It’s all fun and comfortable. However, chances are, you are not getting a Vette to cruise below the speed limit all day long. Feeling like stomping on the throttle and keeping it stuck to the floor? Once you do it while in Track Mode, the C8 will turn exhaust notes into something that could shatter windows of corner stores. With power delivery linearity not even the best tuned turbo engine can deliver, the C8 spins the wheels hard and mercilessly tackles corners. Still, you can feel that the big V8 block can do more than 475hp.
So, where’s the rest of the power hidden?
In a world where even supercar makers caught the downsizing train, Chevrolet took the less beaten path. The automaker has pulled out the C8.R GTLM 5.5-liter V8 engine from its endurance car and converted it for road use. It is the equivalent of a road legal track weapon.
The result? The Chevrolet Corvette Z06 now features the world’s biggest flat plan crankshaft V8. At 4,800 it directs 670hp to the wheels, making it also the most powerful naturally aspirated V8 in a production car.
Of course, the Z06 is more than just an insane engine. To be able to cope with the amounts of power, Chevrolet engineers had to also improve the transaxle and chassis of the Z06 over the C8, while also adding aerodynamic improvements to keep the car on the road.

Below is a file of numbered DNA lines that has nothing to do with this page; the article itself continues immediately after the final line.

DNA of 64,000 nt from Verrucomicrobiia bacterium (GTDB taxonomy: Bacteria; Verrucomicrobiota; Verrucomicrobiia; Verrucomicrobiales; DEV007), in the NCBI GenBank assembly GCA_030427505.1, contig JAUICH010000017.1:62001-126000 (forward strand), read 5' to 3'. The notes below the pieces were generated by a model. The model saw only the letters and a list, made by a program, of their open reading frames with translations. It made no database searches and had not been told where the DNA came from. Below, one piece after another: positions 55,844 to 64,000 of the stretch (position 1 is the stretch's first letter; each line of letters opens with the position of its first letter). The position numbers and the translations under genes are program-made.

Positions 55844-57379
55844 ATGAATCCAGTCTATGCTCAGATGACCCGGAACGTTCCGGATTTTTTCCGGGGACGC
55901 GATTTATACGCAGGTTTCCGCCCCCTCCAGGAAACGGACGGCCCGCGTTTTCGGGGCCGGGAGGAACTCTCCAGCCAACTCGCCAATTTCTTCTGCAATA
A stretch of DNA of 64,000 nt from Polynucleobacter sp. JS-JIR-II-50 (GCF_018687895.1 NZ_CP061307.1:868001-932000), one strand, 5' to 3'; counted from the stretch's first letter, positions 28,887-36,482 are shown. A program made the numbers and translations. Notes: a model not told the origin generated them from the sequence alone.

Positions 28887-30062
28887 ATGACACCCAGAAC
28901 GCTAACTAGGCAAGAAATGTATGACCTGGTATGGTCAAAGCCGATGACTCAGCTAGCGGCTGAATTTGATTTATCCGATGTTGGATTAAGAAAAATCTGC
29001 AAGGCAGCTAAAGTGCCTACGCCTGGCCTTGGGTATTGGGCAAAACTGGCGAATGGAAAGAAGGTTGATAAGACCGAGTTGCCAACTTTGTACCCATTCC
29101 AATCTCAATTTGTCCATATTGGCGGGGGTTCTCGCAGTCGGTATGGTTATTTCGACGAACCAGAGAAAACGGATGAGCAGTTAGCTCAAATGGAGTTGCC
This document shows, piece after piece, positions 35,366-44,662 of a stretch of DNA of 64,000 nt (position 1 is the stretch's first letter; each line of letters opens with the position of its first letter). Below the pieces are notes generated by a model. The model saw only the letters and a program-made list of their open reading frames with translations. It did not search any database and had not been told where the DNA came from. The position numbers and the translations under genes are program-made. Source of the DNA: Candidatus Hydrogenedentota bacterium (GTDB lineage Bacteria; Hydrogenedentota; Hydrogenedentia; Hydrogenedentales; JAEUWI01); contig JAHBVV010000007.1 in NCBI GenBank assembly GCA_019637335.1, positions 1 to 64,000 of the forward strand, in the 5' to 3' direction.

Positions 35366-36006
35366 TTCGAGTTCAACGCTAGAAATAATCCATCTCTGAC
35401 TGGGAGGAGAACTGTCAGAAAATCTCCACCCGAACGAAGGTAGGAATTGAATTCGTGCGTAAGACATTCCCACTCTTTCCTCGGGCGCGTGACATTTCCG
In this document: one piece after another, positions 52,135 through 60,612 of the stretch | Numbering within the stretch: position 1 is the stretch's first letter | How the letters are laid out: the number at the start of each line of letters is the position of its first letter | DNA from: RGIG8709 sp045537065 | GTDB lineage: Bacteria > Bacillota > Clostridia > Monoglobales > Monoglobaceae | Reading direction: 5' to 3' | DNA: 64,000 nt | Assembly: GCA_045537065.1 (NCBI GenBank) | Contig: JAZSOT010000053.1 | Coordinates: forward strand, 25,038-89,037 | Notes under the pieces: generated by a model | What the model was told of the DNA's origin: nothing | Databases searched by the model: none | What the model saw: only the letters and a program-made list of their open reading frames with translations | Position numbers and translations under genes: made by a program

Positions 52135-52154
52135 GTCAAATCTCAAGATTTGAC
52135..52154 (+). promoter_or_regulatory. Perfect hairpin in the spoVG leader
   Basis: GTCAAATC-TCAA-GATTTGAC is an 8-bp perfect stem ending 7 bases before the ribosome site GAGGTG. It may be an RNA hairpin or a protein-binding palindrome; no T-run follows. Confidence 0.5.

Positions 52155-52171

With the adoration of the mid-engine C8 Stingray, the Z06 had to be special in every way in order to not dwindle in the shadow of its little sister. And it delivered, far and wide. The Chevrolet Z06 has the exhaust notes of a Ferrari, jumps the start like an Aventador and responds like a Porsche.
With the new C8, Chevrolet decided to put together a package that most automakers would have deployed over a few generations. Fortunately, the gamble paid off and the first mid-engine Vette in history ticks all the boxes for style, performance and price.
With the same sharky front end, up-scaled interior and powerful naturally aspirated power unit, the C8 delivers supercar aesthetics and performance without a supercar price tag. While the Z06 is the king in terms of performance, the Chevrolet Corvette C8 does a great job in bringing all the good parts of Corvette history while heavily polishing the less brilliant ones.